By: Nicholas Pontolillo


Everyone has their go-to classic films to watch to get them in the Halloween spirit, many of which would usually fall in the horror genre. While I do enjoy horror, sometimes you just need something nice and light. My fab four Halloween films include: It’s The Great Pumpkin Charlie Brown, Hocus PocusThe Witches (with Anjelica Huston), and Young Frankenstein; Each one of these a perfect blend of eerie, kooky fun. After setting the Tony record for most wins with The Producers (12!) back in 2001, Mel Brooks dipped his toe in the theater waters again in 2007 by bringing Young Frankenstein to life; I had the pleasure of seeing the original Broadway production and loved every second of it. Currently, Young Frankenstein can be seen at CM Performing Arts Center (CMPAC) in Oakdale, NY and it will leave you in stitches.

Young Frankenstein is a parody based on Mary Shelley’s 1818 novel Frankenstein and the James Whale classic horror films of the 1930s. After inheriting his grandfather’s estate in Transylvania, Dr. Frederick Frankenstein (that’s pronounced FRONK-en-steen) begins recreating his grandfather’s experiments of reanimating dead tissue, with the help of his assistants Inga, Igor (Eye-gor), and Frau Blucher (insert neigh!), hoping to prove his grandfather’s sanity. Mel Brooks once again proves that he is a genius. The book is hilarious; his jokes (both classic ones from the film and new) leave the audience in hysterics. He also writes great songs that you will be whistling or humming as you leave the theater.

Jordan Hue directs a magical production and has assembled a stellar cast and crew. Scenic designer John Mazzarella is a true gem of Long Island theater. His set is awe-inspiring, epically gothic, and truly resembles the original production designs of the James Whale films. Ronald R. Green III’s costume design was a wonderful homage to the original 1974 film and 2007 Broadway production. Choreographer Melissa Rapelje did a fine job. Her choreography stops the show with “Puttin’ on the Ritz”; you’ll feel like you’re watching a Busby Berkeley number.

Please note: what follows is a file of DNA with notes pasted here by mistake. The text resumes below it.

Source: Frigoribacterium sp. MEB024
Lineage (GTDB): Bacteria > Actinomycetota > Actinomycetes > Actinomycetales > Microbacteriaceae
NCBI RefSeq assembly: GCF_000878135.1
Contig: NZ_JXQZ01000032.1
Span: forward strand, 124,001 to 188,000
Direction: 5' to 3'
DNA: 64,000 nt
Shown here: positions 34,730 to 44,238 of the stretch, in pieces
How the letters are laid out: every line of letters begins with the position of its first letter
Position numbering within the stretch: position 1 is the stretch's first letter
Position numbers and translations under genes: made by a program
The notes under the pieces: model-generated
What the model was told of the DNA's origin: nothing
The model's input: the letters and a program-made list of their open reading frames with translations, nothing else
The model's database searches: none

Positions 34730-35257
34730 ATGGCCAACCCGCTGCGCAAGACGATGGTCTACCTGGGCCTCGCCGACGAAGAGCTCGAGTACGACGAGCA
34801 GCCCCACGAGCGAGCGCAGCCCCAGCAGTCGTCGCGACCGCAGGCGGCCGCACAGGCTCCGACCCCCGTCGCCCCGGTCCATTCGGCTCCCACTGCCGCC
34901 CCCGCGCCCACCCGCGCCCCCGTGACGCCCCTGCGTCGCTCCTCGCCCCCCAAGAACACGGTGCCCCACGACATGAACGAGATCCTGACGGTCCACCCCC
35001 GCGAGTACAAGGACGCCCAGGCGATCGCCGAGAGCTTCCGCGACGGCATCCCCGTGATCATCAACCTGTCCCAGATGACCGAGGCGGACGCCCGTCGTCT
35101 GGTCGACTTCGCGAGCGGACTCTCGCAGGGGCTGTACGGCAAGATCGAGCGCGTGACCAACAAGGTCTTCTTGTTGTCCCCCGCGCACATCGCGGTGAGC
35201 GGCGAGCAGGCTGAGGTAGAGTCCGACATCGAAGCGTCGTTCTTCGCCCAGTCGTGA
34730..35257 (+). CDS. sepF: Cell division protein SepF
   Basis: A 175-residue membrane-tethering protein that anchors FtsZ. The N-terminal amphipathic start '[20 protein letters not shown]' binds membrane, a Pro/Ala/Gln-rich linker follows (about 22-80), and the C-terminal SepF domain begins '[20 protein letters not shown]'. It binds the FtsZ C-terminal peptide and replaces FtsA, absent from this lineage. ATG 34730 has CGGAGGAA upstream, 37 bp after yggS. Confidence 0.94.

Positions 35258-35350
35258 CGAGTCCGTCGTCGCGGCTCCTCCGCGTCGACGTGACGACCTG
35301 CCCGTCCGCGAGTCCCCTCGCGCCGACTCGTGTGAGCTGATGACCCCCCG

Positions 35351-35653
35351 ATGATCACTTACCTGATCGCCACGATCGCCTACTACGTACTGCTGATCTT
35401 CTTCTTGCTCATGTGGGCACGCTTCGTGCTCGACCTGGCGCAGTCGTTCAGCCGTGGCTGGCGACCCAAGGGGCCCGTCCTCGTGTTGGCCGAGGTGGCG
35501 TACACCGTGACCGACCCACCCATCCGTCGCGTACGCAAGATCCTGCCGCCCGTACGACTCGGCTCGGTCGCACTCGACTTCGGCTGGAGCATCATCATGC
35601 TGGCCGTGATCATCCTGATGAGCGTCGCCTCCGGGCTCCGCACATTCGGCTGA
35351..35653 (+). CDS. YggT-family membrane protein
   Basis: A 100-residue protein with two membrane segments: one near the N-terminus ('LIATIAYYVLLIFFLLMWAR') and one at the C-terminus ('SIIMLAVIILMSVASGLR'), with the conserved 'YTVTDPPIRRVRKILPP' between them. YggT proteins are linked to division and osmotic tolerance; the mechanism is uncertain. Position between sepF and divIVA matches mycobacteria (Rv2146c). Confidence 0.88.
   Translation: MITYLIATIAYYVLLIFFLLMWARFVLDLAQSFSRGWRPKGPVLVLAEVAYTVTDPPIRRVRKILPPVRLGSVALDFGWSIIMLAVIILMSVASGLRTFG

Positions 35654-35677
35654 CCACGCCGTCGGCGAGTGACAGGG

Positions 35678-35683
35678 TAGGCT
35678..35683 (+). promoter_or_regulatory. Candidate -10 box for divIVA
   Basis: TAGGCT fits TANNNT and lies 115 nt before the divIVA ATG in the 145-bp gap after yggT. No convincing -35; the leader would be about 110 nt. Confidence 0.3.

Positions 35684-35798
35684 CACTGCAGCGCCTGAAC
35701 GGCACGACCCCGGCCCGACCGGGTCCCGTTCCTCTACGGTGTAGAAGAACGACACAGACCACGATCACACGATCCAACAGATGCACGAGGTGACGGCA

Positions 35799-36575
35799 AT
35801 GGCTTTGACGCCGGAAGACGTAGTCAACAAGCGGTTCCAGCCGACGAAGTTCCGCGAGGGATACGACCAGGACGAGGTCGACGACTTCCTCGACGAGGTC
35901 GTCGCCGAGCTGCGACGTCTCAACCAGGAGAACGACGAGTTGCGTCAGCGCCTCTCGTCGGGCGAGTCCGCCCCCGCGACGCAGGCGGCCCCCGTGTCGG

The only flaw with the show, but totally fixable, was some of the lighting cues. There were a couple of moments after a stage transition where the stage was left in total darkness and the next scene began. The crew also must be careful and make sure all set pieces are on their necessary marks. In one scene a portrait of Baron von Frankenstein is supposed to be projected onto a frame for a special effect in the show. The wall with the frame was not in the right place, resulting in the portrait being way off-center. These are easy fixes.

Kevin Shaw did a great job as Dr. Frederick Frankenstein; I thought he was perfectly cast as the comedic straight man. When Shaw sings about his love for the brain, he imbues Danny Kaye; I was reminded of “The pellet with the poison’s in the vessel with the pestle” scene from The Court Jerster. Courtney O’Shea was adorable as Inga; I was impressed with her ability to yodel upside down. Thomas H. Anderson was quite majestic as the Monster. The true scene-stealers were Andrew Murano and Erica Giglio-Pac as Igor and Frau Blucher; they both had the audience in hysterics every time they were on stage. Murano‘s delivery was spot on. Giglio-Pac sang the neighs out of the horses with her powerhouse performance of “He Vas My Boyfriend.” A shout-out must also be given to Keith Jones as Victor Frankenstein; he stops the show in Act 1 with his performance of “Join the Family Business”.

Erma Bombeck once said, “There is a thin line that separates laughter and pain, comedy and tragedy, humor and hurt.” Recently, Pete Davidson said on Saturday Night Live, “Sometimes, comedy is really the only way forward through tragedy.” We are right now living in very trying and devastating times. I can’t tell you how great it felt to laugh again.

Do yourself a favor, step out of the cold of tragedy and go relish in the warm humor of Mel Brooks’s Young Frankenstein at CMPAC; it’s a monster hit!

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